Secrets behind origin of Wrigley Building design revealed by mythical artist

Many of Chicago’s iconic buildings are white today, because of an unknown artist working today. This artist has managed to keep his identity relatively unknown for the past hundreds of years. He’s also managed to stay alive for the past hundreds of years because… he’s monster.

This mythical creature regularly visits the city of Chicago and contributes to public projects and architecture. In the underground art world, he’s known by the descriptive moniker “White-out Monster” for he himself is entirely white. Early 21st century records capture him wearing a “White-out” or “Liquid paper” t-shirt.

Recently, White-out Monster returned to Chicago to check up on some of his projects and also to create new projects. We were granted an exclusive interview with the White-out Monster through a proxy agent. Through this interview White-out Monster reveals how certain buildings and public artworks would have looked like if it were not for his influence years ago.

White-out monster talks about why Wrigley Building has white terra cotta detailing

Matt Maldre: What is one of the buildings where we can see your influence today?

White-out Monster: Back in 1920, there were no office buildings north of the Chicago River. Why, there wasn’t even a bridge at Michigan Avenue yet. A great new fad was recently invented, chewing gum. People loved it. This chap, William Wrigley Jr, built a chewing gum empire; and he wanted to have his headquarters anchored just north of the Chicago River.

Nobody knows this, but originally his plans for the building had it all in Indiana limestone. What a joke. The plans for the Wrigley Building were so beautiful that I knew it just had to be set in all white. The architects for this building was an eight-year-old firm named GAP&W, which stands for Graham, Anderson, Probst & White. You can guess which of the four architects I decided to have a talk with…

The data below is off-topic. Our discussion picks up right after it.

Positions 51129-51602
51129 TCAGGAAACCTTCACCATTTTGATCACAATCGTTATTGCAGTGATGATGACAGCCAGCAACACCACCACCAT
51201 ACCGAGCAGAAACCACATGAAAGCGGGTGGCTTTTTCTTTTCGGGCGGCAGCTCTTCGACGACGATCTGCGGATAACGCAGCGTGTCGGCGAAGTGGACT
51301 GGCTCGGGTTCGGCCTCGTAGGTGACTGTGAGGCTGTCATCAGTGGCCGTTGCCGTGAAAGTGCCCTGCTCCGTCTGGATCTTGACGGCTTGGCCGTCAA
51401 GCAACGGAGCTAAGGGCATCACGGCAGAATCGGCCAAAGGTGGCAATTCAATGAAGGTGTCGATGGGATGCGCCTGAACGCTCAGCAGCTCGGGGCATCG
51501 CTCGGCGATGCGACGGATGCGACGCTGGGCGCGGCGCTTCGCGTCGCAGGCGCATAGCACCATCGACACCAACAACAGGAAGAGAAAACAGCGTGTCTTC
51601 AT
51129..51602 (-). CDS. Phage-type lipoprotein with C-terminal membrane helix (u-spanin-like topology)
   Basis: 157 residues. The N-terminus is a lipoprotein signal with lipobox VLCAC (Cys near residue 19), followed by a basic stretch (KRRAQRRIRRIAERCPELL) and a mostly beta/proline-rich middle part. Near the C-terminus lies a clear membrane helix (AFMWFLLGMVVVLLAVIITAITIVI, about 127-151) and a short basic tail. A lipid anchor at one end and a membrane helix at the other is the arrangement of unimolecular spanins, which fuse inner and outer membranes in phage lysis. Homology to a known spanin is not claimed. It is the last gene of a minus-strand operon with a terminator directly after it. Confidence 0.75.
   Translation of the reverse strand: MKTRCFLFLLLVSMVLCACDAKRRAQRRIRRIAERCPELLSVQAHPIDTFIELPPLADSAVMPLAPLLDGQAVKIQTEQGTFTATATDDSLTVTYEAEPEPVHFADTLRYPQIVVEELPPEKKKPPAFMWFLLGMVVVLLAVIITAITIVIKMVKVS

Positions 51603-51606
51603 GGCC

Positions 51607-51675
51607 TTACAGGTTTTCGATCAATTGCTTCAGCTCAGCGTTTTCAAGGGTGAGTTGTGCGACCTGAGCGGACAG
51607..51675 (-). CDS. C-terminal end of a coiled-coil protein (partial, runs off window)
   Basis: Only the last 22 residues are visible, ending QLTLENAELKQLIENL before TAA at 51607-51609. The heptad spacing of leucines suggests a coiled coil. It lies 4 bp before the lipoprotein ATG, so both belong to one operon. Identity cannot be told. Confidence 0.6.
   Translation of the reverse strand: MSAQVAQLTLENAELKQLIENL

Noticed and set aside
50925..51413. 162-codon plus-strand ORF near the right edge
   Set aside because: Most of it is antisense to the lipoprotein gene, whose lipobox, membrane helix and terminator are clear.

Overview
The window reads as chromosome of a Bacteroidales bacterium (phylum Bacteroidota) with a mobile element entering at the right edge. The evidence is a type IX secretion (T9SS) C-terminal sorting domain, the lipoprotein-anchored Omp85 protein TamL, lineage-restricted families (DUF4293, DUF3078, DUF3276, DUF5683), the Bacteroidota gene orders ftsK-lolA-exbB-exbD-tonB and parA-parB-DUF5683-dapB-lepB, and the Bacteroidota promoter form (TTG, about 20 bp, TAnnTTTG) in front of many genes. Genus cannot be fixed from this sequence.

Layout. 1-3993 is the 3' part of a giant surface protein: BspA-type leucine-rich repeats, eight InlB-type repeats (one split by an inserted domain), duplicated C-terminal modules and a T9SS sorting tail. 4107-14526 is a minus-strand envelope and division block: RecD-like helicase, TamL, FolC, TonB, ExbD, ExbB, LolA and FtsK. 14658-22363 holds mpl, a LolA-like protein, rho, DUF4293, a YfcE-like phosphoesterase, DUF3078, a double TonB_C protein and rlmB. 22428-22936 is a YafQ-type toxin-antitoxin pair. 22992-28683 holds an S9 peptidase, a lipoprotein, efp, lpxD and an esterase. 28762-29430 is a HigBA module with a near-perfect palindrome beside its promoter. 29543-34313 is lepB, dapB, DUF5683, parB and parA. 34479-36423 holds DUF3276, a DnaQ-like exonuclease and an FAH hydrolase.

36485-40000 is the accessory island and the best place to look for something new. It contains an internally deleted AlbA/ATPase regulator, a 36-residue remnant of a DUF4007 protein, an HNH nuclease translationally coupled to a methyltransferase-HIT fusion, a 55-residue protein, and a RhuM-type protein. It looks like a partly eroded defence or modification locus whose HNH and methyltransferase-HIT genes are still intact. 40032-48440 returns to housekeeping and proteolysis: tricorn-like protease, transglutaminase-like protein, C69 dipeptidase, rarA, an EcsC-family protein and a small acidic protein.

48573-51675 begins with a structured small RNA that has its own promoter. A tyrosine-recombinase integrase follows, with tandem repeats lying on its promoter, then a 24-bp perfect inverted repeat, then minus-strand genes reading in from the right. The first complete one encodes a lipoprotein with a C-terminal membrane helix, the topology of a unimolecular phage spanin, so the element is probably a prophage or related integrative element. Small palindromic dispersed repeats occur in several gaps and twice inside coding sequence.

MM: The fellow named “White”?

WOM: You got it! Howard Judson White. Naturally, he loved the idea of the building being set in all white-glazed terra cotta. The original limestone that was purchased was instead used for the Michigan Avenue bridetowers.

Why the Michigan Avenue bridgetowers aren't made of marble

MM: How do you feel about the limestone bridgehouses not being done in all white?

WOM: Yeah, I would have loved for those to be all white. But William Wrigley had all this limestone, so yeah. But hey, watch this, I’ll paint these flowers on the Michigan Avenue medians white.

White-out monster turns Michigan Avenue flowers white

MM: Wow, that’s amazing! You just turned those flowers white. How did you do that?

WOM: I’m a mythical artist-monster. I got my ways.

White-out monster at the Chicago Bean

MM: Have you used your “ways” with any other public artworks?

WOM: Initially, the Chicago Bean comes to mind, but of course that would make no sense to have the bean be all white, because it would simply be a white bean. However, when I look at the bean, I do see myself, and thus I paint the bean white every time I encounter it. That very concept is one to be celebrated by everyone who looks into the Chicago Bean—walk up to the bean, and you paint it with the colors of yourself.

Jaume Plensa's marble sculpture Looking into my Dreams, Awilda

MM: How about Crown Fountain with the faces that spit out water?

WOM: Heh, funny story about those. The artist is Jaume Plensa erected those towers. I visited him in his hometown of Barcelona about those towers with giant heads. Actually, the visit was via a dream where I suggested to him that he create a giant white marble head. Guess what was just installed a month ago by Plensa in Millennium Park? A giant white marble head. And he named it “Looking into my Dreams, Awilda.” I’ll let you connect the dots there.

White-out Monster attacks Magritte show at Art Institute of Chicago

MM: Any other public artworks that you’d love to see painted white?

WOM: Naturally the Art Institute lions would be fantastic in white. However, their bronze patina is a great site to behold. Back in 1893, I suggested to sculptor Edward Kemeys that they be done in marble, but he insisted on bronze. Through many years of lobbying the Art Institute for a pure presence of white, they hired Pritzker Prize‚Äìwinning architect Renzo Piano. Heh, well‚Ä
take a look at the Modern Wing now. Beautiful pure white cathedral of art that I’m going to– +poof+

MM: White-out Monster? White-out Monster? Where did you go? Well, it seems that White-out Monster has disappeared back into his mythos. Thank you, White-out Monster wherever you may be now. We appreciate how you have influenced Chicago’s great landmarks. Maybe we’ll be able to see more of your work in the future, and uncover more of your influence in the past.

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Peter Kreten
5 years ago

I love this!!! We could turn this into a radio program

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